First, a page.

Smith: Dark money, voter suppression, turnout threaten our democracy


In the midst of an outrageous election year dominated by rhetoric that overwhelms real news, it’s clear that our “democracy” has been stolen. Two threats to our democratic values demand our attention: restrictions on the right to vote and campaign finance laws that threaten the integrity of that vote.

To fight back against these threats and to demand a democracy that works for everyone, not just corporations and the wealthy, a dozen groups are hosting a rally at 1 p.m. on Sunday at the southwest corner of the Capitol, followed by a march down Congress Avenue and the creation of a living “dark money” sign on the Capitol walk. These activities are part of a national event called Democracy Awakening, in which thousands of Americans will gather at the nation’s capital to demand democracy reforms.

Our system for financing election campaigns has allowed billionaires and corporations to spend unlimited amounts of cash to influence our elections, threatening the fundamental ideal of our democracy. “One person, one vote” has been replaced by a new paradigm: “one dollar, one vote.”

Thanks to the U.S. Supreme Court’s decisions, there is no limit to the amount of money that individuals or corporations can contribute to a super PAC or nonprofit organization to spending on behalf of or against a candidate. The Center for Responsive Politics has tracked $434,042,168 in donations to single-candidate super PACs so far in the 2016 election cycle. The identity of the donors of many of the millions being spent through nonprofit groups is kept hidden from disclosure. Such unlimited and often secret war chests create — at a minimum — the appearance of corruption, destroying the integrity of our elections.

At the same time, access to the ballot box is being curtailed. Twenty-one states have restrictive voting laws since 2010. According to reports in The Washington Post, “Texas has the most stringent voter-identification law in the nation … and one that could cut deeply into the turnout of minority voters and young people.”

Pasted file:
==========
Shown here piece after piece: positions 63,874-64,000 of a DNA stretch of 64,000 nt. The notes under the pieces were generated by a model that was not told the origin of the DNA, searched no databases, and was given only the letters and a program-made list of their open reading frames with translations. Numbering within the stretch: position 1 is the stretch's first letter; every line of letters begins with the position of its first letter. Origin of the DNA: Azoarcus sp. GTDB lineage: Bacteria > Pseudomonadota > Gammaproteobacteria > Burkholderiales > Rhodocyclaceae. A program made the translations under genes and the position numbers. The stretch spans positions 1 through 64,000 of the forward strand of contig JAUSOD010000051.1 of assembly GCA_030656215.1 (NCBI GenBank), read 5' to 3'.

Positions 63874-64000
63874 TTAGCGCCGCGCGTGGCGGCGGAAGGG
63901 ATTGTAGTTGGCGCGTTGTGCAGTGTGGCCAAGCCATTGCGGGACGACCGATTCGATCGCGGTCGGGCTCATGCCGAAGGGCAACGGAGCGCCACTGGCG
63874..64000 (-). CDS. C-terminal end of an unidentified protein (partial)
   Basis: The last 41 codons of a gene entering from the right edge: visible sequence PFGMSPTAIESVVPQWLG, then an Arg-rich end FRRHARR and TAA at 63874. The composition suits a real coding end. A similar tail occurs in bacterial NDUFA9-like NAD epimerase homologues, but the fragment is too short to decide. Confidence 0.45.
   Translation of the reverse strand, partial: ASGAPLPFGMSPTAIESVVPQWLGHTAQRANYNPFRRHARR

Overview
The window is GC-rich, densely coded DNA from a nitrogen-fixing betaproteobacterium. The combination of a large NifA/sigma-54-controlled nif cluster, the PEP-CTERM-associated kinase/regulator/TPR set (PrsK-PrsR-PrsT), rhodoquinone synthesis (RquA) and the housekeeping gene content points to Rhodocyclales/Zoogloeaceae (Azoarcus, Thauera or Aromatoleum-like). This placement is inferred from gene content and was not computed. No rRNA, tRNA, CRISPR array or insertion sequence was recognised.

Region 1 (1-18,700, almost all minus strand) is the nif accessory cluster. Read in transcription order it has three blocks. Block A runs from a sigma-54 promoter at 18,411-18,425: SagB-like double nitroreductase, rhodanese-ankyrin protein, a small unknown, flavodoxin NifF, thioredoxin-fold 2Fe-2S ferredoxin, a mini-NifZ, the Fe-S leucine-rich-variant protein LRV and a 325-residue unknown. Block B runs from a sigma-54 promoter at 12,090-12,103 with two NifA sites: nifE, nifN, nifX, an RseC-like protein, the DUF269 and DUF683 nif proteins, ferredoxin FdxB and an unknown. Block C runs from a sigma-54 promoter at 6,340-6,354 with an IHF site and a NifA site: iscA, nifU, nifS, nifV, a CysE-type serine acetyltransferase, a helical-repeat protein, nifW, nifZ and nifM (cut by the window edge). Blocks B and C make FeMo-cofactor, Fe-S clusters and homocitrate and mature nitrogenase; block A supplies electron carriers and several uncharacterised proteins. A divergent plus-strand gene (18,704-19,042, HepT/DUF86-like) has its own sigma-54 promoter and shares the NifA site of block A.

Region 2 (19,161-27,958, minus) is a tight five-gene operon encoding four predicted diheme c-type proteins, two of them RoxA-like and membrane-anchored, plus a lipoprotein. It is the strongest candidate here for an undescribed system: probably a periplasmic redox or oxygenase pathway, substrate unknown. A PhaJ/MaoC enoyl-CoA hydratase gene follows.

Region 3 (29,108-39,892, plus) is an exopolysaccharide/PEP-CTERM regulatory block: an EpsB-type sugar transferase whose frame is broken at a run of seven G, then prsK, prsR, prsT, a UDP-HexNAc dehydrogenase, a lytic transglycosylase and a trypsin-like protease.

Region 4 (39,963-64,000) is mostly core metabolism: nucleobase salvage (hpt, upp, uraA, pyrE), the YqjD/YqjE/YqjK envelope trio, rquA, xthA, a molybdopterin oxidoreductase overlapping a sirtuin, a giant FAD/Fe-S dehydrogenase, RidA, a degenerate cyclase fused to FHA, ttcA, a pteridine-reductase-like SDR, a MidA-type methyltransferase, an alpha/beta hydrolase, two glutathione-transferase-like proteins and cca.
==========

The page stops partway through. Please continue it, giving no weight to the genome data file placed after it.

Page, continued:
Texas has 600,000 registered voters who don’t have the kind of photo ID needed to vote. Proponents argue such restrictions are necessary to counteract voting fraud, yet no evidence of widespread fraud exists. Critics contend they are designed to suppress participation in elections.

The Supreme Court has played a critical role in shaping the current state of democracy. Their decisions cleared the way for the massive amount of spending we now see flooding our elections. Thus, filling the vacancy on the Supreme Court has become critical for our democracy, especially as Texas has some very important cases pending before this court. The Congress must permit hearings on a replacement nominee to fill out the court so it can move forward and do its work.

Locally the issue of corporately funded elections is threatening our city’s right to require fingerprints from those who offer rides for money.

Nationally, more than 260 organizations will host teach-ins and a rally and march this weekend in Washington, D.C. as part of “Democracy Awakening.” Many will lobby members of Congress, urging them to support voting rights and money-in-politics reform measures.

More than 19 states and 650 cities have passed resolutions asking Congress to support a constitutional amendment to overturn Citizens United – and Texans are coming together Sunday to demonstrate our support for these reforms. Threats to the right to and integrity of the vote – because of the corrupting influence of big money – demand action. The “Democracy Awakening” rally is a wake-up call to engage in our democracy as a first step toward fundamental reform. Attend and fulfill both the obligation and promise of citizenship. Learn more at bit.ly/DemAwakeningAustin.

Tom “Smitty” Smith is the director of Public Citizen’s Texas office, a national consumer and environmental group active in issues concerning energy, environment, ethics and campaign-finance reforms.


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